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Anxious gatekeeping

Analogous to nervous cluelessness is something we might call “anxious gatekeeping.”   This is desire to police the borders of poetry, or of...

Friday, December 18, 2015

Hitting the Ground

When I read a poem in the New Yorker, I get frustrated by the lack of verbal economy. I think of Larry Hart:

Have you met Miss Jones, someone said as we shook hands
She was just Miss Jones to me
Then I said Miss Jones, you're a girl who understands
I'm a man who must be free

Then all at once I lost my breath
Then all at once was scared to death
Then all at once I owned the earth and sky

Now I've met Miss Jones, and we'll keep on meeting til we die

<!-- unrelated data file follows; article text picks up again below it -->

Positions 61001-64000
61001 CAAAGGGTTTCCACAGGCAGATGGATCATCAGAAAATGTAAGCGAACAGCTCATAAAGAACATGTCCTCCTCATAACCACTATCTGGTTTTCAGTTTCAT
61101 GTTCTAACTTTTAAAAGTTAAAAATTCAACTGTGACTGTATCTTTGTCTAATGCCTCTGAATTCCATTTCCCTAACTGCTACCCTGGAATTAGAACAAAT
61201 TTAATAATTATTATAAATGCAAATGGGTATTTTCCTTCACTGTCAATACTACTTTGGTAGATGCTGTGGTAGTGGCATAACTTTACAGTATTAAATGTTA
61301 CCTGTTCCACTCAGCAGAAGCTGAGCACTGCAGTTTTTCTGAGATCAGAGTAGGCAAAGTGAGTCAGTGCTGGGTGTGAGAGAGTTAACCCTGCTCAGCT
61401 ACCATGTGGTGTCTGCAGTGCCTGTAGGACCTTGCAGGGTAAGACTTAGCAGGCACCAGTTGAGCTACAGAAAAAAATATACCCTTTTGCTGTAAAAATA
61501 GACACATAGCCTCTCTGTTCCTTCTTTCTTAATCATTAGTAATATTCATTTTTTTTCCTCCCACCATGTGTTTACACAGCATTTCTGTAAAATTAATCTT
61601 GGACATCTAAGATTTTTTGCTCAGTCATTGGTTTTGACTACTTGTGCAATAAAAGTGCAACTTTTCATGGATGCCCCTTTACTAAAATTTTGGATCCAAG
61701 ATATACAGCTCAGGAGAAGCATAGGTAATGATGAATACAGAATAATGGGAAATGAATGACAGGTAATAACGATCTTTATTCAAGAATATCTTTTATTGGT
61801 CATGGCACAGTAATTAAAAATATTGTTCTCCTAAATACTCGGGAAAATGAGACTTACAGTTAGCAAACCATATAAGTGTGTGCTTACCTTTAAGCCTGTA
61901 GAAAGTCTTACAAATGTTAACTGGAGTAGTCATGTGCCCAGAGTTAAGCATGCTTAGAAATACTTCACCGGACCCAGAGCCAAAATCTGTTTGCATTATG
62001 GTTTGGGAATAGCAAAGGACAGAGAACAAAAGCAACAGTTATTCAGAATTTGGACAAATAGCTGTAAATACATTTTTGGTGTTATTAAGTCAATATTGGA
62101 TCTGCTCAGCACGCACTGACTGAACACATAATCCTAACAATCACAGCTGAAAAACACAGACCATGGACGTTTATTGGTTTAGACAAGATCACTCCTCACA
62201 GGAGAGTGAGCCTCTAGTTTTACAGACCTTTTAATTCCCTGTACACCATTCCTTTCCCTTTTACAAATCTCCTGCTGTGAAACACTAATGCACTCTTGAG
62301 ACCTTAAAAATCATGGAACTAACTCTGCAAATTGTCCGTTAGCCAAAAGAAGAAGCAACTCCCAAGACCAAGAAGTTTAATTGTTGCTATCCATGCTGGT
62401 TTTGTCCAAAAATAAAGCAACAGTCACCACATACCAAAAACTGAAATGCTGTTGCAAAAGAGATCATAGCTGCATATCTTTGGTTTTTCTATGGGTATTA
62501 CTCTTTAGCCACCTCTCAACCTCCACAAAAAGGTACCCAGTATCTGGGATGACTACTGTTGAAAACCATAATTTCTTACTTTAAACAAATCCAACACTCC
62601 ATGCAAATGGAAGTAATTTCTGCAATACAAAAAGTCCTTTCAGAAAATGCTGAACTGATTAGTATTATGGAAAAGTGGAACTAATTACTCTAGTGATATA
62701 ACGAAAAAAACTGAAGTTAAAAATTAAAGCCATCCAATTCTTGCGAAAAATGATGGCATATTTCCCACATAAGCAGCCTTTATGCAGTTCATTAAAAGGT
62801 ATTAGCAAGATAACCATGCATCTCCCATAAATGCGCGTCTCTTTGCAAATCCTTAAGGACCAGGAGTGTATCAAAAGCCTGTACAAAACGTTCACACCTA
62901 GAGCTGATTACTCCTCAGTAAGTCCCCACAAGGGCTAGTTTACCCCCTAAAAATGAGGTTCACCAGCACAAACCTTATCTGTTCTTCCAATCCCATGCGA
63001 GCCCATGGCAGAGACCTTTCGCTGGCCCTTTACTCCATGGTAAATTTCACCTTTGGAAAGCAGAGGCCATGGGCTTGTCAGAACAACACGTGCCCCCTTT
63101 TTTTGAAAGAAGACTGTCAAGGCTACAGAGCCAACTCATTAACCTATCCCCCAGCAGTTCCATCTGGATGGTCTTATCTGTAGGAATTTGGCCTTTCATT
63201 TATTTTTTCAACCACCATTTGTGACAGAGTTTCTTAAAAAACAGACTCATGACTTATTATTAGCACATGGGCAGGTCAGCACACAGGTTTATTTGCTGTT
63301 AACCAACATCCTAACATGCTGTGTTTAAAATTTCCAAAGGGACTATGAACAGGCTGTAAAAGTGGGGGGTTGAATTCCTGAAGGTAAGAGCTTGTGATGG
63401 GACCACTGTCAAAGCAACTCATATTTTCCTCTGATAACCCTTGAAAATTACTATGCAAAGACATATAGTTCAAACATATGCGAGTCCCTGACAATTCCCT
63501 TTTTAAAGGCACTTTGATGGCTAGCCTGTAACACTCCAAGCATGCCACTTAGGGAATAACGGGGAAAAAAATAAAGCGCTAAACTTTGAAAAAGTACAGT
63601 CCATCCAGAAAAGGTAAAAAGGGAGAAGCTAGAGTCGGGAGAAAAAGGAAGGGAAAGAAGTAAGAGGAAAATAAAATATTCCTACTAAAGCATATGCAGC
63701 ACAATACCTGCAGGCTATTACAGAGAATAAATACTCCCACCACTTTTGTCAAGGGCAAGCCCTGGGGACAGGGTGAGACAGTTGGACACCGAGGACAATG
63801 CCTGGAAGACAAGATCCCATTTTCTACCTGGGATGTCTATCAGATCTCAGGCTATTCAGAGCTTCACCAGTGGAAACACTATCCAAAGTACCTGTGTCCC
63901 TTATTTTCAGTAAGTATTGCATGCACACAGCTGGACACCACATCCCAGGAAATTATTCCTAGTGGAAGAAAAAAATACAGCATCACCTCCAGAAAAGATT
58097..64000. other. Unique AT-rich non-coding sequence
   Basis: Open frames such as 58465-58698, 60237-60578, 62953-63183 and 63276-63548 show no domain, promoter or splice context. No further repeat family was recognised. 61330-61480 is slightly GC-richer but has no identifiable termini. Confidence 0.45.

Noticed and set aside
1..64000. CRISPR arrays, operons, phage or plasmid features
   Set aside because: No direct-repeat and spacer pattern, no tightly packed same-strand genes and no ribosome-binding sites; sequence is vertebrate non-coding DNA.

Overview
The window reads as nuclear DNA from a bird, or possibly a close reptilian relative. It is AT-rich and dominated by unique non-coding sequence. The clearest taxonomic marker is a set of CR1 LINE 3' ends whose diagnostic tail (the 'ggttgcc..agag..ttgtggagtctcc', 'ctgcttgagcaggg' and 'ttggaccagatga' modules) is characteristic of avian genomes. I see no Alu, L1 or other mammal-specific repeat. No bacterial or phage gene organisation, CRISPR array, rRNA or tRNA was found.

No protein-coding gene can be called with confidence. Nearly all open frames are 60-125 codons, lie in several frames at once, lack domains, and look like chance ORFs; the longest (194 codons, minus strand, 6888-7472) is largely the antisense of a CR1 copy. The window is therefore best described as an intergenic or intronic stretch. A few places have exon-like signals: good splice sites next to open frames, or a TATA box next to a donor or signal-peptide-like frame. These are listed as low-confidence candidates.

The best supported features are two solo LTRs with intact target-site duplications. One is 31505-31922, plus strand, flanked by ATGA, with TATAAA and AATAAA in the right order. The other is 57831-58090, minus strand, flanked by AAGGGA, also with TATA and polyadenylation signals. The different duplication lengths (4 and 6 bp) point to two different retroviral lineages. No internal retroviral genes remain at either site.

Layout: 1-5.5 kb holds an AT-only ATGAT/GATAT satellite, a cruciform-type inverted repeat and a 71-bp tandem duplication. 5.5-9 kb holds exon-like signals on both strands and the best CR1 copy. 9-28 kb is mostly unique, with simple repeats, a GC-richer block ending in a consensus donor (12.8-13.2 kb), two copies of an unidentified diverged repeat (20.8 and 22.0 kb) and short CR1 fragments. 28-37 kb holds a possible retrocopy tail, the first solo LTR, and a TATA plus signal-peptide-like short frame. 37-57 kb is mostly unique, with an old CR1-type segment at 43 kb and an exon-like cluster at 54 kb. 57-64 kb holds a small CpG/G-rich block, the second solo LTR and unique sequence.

Miss Jones and I

That's like 90 words or so, and ten are "Miss Jones." Take the first 90 words of a New Yorker poem and nothing has happened yet. Even in a shorter one.

Prose should be concentrated in the same way. Every page must have worthwhile ideas. Even the presentation of background material must do so with a sense of urgency. In other words, it's not "here's what you should know before you understand my argument," but: this is how my argument shapes our understanding of what you might already know by way of background.

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